Your Art Doesn’t Lose Its Value With Time

Today, I received an interesting question from Cameron that is perfect for the subject we are covering in the podcast today. The conversation went like this:

Cameronmh — Today at 10:59 AM
Question: I was watching a podcast, and the artist was bashing their old paintings they’ve done and took them out of their archive and previous works.. have you ever seen backlash from people who have bought their art. Is it right to do that? what’s a good solution to art that you might not appreciate anymore that people have already bought? Is it self confidence issue and embarrassed of old work issue? Maybe a topic on how to embrace the journey you’ve had so far to grow and look upon old works positively.

Rafi — Today at 11:54 AM
That is such a good question. I know I’ve addressed this a few times but never as its own subject. The fact is that we will continually improve our skills, but to bash the heart of what you create is a slippery slope. At that point, you are tying your worth to your ability. However, you were a different person back then with a different skill set who was still pouring what you had available to you into your art. It set’s an unreliable measure of what it means to be successful. Sure, we may grow out of a painting we have done, but we appreciate what it took to get there and the willingness to express it. Bashing anything, whether it is your own or someone else’s work, is only something a bully would do. And bullies are people who carry many insecurities within them and reflect blame on the thing they are bashing. Art ages like wine, and older art is a snapshot of a journey.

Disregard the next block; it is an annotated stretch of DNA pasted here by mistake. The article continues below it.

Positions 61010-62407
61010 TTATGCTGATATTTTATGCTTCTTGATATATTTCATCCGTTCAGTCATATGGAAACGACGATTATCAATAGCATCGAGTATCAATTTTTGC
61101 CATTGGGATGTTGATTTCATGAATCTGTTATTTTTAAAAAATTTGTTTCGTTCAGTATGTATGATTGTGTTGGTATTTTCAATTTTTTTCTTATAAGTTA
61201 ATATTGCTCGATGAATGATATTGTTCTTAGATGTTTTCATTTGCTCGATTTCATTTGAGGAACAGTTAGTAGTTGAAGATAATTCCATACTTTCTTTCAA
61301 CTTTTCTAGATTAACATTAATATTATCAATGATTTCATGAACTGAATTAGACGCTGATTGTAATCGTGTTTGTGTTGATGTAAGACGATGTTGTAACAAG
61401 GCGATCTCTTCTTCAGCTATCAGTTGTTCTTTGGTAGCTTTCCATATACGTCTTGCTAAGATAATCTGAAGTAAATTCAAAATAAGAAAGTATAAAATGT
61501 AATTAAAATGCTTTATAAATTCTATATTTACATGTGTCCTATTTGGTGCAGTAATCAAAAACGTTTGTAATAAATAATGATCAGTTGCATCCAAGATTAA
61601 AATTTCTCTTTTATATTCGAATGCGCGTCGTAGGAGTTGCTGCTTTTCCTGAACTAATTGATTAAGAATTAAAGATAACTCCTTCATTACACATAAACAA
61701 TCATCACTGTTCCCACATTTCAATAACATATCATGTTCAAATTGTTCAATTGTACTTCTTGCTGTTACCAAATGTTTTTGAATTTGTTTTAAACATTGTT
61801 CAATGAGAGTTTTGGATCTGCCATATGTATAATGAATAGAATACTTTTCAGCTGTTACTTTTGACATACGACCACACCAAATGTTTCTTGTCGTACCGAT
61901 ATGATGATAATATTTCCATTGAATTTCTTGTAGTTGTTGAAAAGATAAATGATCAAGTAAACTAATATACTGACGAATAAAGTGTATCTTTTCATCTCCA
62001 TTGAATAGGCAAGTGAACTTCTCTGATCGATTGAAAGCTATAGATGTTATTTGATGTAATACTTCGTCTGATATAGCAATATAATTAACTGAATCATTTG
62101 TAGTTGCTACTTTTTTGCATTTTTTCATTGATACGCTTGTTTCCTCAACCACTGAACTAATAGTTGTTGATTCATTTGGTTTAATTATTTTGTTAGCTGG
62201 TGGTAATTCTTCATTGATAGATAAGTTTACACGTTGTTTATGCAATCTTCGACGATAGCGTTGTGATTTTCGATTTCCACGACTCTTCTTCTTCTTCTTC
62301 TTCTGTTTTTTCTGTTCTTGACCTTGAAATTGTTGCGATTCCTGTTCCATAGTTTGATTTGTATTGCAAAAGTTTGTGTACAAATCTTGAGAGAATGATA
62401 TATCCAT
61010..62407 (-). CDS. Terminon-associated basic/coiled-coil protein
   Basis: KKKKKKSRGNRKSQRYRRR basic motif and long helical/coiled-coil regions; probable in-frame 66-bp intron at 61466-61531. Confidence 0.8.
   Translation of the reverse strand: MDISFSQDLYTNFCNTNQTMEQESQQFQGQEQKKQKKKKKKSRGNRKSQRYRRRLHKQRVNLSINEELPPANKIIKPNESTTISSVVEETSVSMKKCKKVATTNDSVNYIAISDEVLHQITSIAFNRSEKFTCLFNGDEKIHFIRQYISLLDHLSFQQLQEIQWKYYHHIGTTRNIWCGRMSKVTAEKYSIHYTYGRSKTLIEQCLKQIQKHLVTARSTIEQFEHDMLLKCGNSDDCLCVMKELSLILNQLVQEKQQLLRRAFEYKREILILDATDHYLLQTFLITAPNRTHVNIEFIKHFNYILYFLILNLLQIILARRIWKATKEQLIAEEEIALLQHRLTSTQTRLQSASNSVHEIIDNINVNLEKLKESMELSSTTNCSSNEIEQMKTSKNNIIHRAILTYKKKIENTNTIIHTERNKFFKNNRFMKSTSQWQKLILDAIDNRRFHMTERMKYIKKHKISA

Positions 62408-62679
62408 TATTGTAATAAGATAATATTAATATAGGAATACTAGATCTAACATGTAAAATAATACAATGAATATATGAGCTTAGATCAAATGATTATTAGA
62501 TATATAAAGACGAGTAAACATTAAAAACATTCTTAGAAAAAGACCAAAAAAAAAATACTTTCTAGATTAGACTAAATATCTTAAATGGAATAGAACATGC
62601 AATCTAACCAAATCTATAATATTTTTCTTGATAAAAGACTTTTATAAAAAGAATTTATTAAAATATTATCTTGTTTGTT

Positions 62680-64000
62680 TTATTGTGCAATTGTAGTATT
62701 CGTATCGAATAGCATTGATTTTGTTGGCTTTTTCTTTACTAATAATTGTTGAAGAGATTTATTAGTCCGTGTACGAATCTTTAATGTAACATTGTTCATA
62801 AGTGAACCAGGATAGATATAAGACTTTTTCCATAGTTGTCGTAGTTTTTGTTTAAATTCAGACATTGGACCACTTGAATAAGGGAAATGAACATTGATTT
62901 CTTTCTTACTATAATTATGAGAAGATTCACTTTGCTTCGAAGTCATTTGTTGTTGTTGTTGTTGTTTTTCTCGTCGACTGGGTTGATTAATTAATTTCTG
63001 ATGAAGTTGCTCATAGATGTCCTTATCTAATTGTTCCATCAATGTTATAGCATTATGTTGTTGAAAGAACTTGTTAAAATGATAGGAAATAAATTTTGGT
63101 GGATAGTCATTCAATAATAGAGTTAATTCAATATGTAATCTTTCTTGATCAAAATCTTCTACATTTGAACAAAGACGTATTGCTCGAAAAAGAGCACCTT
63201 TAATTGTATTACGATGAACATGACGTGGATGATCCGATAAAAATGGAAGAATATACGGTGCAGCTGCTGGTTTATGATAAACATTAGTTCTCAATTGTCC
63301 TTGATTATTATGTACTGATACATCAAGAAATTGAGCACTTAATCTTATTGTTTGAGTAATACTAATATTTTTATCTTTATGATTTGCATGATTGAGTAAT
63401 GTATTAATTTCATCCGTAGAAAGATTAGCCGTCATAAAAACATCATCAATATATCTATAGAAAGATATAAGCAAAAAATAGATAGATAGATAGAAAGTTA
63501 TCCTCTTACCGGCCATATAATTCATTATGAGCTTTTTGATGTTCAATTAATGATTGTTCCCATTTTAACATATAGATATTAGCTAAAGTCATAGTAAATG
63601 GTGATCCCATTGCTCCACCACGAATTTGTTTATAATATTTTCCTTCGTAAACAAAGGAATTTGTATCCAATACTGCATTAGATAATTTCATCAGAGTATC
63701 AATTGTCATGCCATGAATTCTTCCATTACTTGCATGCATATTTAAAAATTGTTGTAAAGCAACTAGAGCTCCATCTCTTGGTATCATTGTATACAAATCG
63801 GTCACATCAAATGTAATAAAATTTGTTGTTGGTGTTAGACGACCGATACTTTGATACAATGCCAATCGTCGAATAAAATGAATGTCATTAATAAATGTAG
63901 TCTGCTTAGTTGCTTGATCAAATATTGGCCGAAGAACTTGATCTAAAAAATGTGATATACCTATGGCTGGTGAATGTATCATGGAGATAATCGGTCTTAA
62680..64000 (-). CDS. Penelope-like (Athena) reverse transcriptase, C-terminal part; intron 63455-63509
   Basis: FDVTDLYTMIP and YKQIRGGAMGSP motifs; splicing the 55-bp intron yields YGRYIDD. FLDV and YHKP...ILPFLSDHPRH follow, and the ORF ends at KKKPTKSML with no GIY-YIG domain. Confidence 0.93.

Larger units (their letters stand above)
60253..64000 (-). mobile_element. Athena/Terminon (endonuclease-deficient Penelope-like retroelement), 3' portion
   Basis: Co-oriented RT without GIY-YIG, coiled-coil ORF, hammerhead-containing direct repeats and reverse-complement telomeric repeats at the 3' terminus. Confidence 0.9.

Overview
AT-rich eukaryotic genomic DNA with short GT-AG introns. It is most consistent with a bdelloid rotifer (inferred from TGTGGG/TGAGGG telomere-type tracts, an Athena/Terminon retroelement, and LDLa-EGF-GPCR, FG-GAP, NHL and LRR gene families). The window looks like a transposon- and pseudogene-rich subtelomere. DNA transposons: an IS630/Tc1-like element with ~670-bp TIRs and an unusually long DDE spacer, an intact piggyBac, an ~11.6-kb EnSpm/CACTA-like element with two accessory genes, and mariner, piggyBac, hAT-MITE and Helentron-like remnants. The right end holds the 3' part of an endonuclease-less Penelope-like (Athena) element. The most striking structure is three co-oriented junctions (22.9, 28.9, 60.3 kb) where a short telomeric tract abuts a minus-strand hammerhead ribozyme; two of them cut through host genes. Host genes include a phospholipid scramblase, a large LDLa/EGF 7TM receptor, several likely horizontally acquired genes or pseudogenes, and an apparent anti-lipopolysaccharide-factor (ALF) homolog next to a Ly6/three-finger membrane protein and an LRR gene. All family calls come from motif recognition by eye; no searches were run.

Art is often considered a luxury item, something to be admired and enjoyed but not necessarily as an investment. However, art is something that increases in value over time.

One reason for this is that art is a finite resource. There are only a certain number of pieces by any given artist, and once they are gone, they are gone forever. This scarcity makes art a valuable commodity, as there will always be demand for it.

In my opinion, anyone who talks smack about their art might as well take money and set it on fire.


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